Here is a devastating critique of the idea of healthcare co-ops in place of a true public option (via Tim Foley at Change.org):
President Barack Obama has told Americans to be skeptical of reports of an end to the recession, saying the downturn has “many more months” to run. Given the recent retail sales data, Americans seem to be listening to their economist-in-chief.
(Lightly microblogging from the Great White North)
I think it is hilarious that the protesters get criticized for being uninformed about an uber-compliated plan that has been marketed in talking points and catch phrases. How dare they! This administration loves complicated, only-an-economist-could-love approaches.
Bruce Bartlett makes several good points about slapping a surtax on wealthier Americans to pay for expanding healthcare coverage: 1) breaks the linkage between the taxes people pay and the benefits they receive; 2) won’t actually generate enough dough to pay for reform; 3) ignores the vast tax subsidy for high-end health plans. Other than that, it is a super idea.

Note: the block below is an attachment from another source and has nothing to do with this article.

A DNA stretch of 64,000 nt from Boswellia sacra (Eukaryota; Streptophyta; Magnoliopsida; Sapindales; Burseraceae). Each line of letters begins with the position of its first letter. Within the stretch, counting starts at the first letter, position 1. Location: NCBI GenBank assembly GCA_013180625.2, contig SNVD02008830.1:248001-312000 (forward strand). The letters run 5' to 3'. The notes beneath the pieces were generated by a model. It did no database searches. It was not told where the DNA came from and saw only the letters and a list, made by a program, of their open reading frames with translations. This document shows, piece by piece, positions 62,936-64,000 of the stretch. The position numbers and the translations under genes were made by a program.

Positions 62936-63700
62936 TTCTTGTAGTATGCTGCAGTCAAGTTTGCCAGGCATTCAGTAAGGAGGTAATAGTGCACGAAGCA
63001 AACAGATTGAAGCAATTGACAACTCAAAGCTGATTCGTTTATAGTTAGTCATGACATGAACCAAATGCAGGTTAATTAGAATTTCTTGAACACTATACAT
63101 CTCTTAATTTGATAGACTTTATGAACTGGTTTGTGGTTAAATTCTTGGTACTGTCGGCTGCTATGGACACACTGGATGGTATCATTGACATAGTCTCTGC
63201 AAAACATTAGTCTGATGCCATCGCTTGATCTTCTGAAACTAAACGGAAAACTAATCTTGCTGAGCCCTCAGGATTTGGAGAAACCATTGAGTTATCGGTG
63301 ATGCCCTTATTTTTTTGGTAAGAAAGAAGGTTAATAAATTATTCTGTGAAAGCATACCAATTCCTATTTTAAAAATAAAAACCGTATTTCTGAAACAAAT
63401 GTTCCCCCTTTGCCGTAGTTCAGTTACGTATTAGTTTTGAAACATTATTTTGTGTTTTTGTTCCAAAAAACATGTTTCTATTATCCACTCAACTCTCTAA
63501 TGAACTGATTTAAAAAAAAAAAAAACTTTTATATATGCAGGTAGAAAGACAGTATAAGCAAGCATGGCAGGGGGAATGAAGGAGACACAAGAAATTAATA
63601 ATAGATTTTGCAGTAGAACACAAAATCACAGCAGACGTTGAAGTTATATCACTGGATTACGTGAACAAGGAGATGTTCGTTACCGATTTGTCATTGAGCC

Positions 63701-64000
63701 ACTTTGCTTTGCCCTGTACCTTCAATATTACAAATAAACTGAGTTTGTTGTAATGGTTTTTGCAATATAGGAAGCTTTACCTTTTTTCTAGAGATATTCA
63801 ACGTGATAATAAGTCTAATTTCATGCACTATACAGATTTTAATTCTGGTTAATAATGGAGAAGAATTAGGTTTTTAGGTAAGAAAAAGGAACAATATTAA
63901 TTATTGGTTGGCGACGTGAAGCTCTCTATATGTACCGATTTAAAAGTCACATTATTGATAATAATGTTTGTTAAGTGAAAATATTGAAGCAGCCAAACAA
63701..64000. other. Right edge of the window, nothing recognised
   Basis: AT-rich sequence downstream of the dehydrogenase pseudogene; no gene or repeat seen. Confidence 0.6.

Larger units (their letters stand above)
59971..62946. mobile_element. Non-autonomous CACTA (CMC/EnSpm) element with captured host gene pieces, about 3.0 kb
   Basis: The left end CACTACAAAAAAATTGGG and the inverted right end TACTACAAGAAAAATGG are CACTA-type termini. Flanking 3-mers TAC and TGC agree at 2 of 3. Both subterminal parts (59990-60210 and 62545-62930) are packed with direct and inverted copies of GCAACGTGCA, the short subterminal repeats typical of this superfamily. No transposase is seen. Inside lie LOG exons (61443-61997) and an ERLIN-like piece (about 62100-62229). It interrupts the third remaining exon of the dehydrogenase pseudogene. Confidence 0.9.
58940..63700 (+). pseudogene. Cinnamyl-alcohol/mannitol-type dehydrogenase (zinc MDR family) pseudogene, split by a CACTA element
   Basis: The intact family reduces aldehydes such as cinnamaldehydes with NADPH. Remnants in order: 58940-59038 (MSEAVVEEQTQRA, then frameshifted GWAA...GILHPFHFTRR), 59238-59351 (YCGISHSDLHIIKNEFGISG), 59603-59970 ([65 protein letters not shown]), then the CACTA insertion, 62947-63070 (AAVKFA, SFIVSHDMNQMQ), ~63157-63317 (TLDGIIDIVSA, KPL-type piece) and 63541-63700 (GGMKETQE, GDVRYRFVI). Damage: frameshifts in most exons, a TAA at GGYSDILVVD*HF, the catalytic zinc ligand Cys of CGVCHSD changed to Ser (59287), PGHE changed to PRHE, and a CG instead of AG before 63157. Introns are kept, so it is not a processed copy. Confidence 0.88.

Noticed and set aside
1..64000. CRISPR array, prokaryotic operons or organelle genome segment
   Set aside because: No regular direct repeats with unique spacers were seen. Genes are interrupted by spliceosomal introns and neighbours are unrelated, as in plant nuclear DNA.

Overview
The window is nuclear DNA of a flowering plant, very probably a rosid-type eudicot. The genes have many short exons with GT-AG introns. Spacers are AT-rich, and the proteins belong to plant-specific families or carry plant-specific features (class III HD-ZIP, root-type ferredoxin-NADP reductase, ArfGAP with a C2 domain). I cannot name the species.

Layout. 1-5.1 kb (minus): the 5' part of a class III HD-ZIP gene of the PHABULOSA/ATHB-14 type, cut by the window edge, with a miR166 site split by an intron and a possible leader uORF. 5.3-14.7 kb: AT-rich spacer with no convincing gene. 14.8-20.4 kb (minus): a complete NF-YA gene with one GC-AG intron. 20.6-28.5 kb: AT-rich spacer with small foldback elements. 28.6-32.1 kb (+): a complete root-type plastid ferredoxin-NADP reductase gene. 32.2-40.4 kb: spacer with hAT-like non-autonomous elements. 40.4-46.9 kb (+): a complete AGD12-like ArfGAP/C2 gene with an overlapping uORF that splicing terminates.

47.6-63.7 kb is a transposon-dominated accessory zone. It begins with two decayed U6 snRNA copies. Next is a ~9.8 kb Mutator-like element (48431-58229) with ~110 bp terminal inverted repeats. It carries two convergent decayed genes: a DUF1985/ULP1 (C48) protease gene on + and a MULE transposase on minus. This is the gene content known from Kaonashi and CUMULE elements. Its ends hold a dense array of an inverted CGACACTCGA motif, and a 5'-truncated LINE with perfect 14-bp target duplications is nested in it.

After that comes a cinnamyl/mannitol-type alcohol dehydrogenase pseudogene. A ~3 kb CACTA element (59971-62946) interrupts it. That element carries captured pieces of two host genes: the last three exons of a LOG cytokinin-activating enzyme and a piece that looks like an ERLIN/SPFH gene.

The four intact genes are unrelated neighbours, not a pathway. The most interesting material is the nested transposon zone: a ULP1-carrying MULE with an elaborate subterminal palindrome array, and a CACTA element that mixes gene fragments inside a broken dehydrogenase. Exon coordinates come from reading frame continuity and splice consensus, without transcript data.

Arnold Kling rightly notes that only left-of-center ideas are being considered for healthcare reform. I find this particularly weird since I’ve read about company after company coming up with interesting healthcare innovations. Here is Kling:
Time for a political reality check. Government-run public health insurance that competes with private plans — a Democratic dream since President Truman suggested it in 1945 — may not be dead for now on Capitol Hill, but its vital signs are awfully faint.